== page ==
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Notes from a Crusty Seeker

Thoughts on Tomatoes, Lousy Posture, and the Alexander Technique

It’s another soggy day in New York City, so it seems appropriate to talk about my posture. I have lousy posture. I slump with my chin out and up like a turtle and, since I’m very flexible, I have a tendency to sit with pretzel legs. I also have a big, ugly lump on the back of my neck which has alternately been explained as a sign that my spiritual center is connected or that I have an energy block. I believe it’s due to my lousy posture.

Because it is raining today and I’m having such a difficult time remembering to sit upright, it seems appropriate to also complain about my allergies. I recently discovered that I am allergic to my tomato plants. Not the tomatoes, but the Deadly Nightshade leaves that smell so good but make my eyelids swell like over-sized shrimp. My tomato plants live on my neighbor, Nurse Mia’s, terrace because my building superintendent kicked them off our roof. Nurse Mia is the one who diagnosed my tomato plant allergy, so the last time I pruned, I suited up with swimming goggles, a surgical mask, and latex gloves.

However, because I am unemployed and have no need to vary my dress, I wear the same clothes everyday, and when my eyes swelled up the day after pruning, Nurse Mia queried, “Did you get the plant on your shirt?” thus diagnosing allergy due to unvaried shirt-wear.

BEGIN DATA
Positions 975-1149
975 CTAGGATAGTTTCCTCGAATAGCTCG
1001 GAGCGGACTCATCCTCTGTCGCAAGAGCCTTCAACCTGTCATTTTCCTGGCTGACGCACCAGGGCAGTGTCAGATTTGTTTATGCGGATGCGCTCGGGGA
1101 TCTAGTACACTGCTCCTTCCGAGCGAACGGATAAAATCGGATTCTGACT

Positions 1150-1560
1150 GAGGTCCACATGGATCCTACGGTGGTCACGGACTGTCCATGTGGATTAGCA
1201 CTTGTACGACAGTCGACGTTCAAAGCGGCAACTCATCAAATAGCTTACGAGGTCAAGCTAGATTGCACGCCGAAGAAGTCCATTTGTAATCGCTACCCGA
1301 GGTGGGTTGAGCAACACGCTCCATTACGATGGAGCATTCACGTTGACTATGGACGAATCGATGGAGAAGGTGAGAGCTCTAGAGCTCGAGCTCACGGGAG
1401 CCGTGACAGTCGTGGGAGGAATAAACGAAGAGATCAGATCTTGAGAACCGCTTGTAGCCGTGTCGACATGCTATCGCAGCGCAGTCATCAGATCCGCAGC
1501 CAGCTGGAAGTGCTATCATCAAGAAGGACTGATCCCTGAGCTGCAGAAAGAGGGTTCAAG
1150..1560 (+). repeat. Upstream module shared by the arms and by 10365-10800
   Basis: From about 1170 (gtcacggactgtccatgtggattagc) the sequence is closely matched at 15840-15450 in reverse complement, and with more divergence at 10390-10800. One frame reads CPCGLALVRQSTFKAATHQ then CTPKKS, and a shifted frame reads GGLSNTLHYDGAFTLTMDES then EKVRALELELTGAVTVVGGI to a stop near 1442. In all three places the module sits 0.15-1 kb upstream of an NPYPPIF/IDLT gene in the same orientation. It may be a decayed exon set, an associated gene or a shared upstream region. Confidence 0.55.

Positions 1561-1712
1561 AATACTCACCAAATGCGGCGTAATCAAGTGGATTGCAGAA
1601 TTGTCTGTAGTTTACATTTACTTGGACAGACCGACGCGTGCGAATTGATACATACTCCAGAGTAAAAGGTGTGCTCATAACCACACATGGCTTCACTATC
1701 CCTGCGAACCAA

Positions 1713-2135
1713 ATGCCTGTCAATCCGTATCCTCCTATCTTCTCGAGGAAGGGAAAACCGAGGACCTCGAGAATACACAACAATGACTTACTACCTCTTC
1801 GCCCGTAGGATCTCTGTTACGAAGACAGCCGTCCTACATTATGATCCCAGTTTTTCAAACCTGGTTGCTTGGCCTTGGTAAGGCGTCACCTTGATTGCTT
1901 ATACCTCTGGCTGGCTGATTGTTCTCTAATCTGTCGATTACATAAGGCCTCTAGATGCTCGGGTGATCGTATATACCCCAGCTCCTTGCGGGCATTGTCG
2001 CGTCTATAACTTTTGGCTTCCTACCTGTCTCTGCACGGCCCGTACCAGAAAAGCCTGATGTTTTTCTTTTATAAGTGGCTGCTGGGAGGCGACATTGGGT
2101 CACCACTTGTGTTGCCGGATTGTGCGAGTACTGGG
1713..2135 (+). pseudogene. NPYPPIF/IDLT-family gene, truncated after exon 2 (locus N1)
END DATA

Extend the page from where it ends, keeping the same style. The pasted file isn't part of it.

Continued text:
Which brings me back to my posture. It’s invariably very bad. Did I mention that already? My friend, Jane Kosminsky, has excellent posture. She ought to, since she makes her living as a master Alexander Technique teacher. I’ve always admired her posture, but it seemed like too much effort for moi … until I saw her DVD,The Alexander Technique: Solutions for Back Trouble with physical therapist and master teacher Deborah Caplan. I don’t have back trouble. Just a big, ugly lump. But, as I said, it’s raining, so today I watched the DVD. Wow. Deborah Caplan teaches you how to hold your head and release parts of you that you didn’t know were tense — so that if you have back trouble, or just a big ugly lump, it may go away. (No joke. A recent clinical study in the UK even proved that this stuff works better than meds or regular exercise.)

Which brings me to remembering. A lot of Alexander Technique has to do with remembering — remembering to remember what you’re doing. Zen people call this mindfulness. Shrinks call it self-awareness. I call it a lot of work. But it’s a soggy day in New York town — too rainy to prune no matter how much I suit up; too dismal to job hunt; too dark to be sunny. But guess what? I’m sitting here in only a partial pretzel, with my head shooting up to the sky and no tangible lump in my neck. Not only that, but I’m in such a remembering, self-aware, Zen frame of mind that even though I long to inhale tomato plant perfume, I’m quite content to only eat the fruit.

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